Researchers at the RVC have developed a model to understand how live bird markets act as a “hub” of infection for domestic poultry and whether “rest days” could reduce transmission of HPA1.
Researchers at the Royal Veterinary College have developed a model to understand how live bird markets act as a “hub” of infection for domestic poultry and whether “rest days” could reduce transmission of avain influenza.
Outbreaks of H5N1 highly pathogenic avian influenza (HPA1) affecting domestic poultry have been reported in 50 countries across the world since December 2003. Massive economic losses and the pandemic threat make H5N1 HPAI one of the greatest current public health concerns.
Guillaume Fournié and Dr Javier Guitian from the Royal Veterinary College – working with colleagues from the London School of Hygiene and Tropical Medicine and Imperial College – developed the model to understand how live bird markets act as a “hub” of infection for domestic poultry and to see whether rest days – during which such markets are emptied and disinfected – might reduce transmission.
The results are published today (December 1) in Interface – the Journal of The Royal Society.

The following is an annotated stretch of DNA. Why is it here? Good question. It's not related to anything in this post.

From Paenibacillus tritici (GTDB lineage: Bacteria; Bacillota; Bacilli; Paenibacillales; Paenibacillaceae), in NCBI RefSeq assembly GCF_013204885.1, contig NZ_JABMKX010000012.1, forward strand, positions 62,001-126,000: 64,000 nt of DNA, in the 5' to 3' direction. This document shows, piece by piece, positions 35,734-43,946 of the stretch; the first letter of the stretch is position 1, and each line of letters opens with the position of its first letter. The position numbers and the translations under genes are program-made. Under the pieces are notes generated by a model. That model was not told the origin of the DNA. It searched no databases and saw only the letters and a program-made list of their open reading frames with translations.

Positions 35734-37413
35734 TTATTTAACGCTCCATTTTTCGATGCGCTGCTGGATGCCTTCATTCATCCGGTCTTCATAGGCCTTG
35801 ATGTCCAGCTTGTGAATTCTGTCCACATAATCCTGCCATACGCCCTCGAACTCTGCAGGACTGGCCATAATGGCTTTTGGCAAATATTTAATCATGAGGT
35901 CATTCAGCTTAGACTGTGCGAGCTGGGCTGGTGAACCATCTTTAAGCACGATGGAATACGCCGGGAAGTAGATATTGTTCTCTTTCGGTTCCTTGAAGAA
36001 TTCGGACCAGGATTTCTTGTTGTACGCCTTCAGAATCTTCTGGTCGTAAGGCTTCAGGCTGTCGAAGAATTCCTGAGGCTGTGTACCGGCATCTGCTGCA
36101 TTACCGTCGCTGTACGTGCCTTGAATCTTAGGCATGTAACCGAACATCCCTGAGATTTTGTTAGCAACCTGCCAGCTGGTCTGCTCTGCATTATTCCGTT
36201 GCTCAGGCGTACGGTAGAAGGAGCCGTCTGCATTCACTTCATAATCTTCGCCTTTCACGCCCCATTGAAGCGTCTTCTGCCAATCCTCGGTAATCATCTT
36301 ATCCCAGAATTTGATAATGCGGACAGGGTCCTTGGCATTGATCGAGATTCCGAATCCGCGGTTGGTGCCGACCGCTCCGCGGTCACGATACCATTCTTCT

PhD student Guillaume Fournié, who led the research, said: “Live bird markets can be a reservoir of infection for domestic poultry and may therefore be responsible for sustaining H5N1 HPAI virus circulation.
“Compared to interventions applied in farms – such as stamping out and vaccination – our model shows that frequent rest days are an effective means with which to reduce H5N1 HPAI infection rates. Furthermore, our model predicts that full market closure – as has been implemented in some countries such as Egypt and Vietnam – would only be slightly more effective than rest days to reduce transmission of the disease.” The models used in the study are based on the live bird market chain in Hong Kong and the analysis restricted to chickens.
Mr Fournié, who qualified to be a vet in Alfort in his native France, was awarded fully-funded studentships (tuition fees and a living allowance) in 2007 by The Bloomsbury Colleges – a consortium of six colleges of the University of London (Birkbeck, IoE, LSHTM, RVC, School of Oriental and African Studies, and The School of Pharmacy) to conduct the research.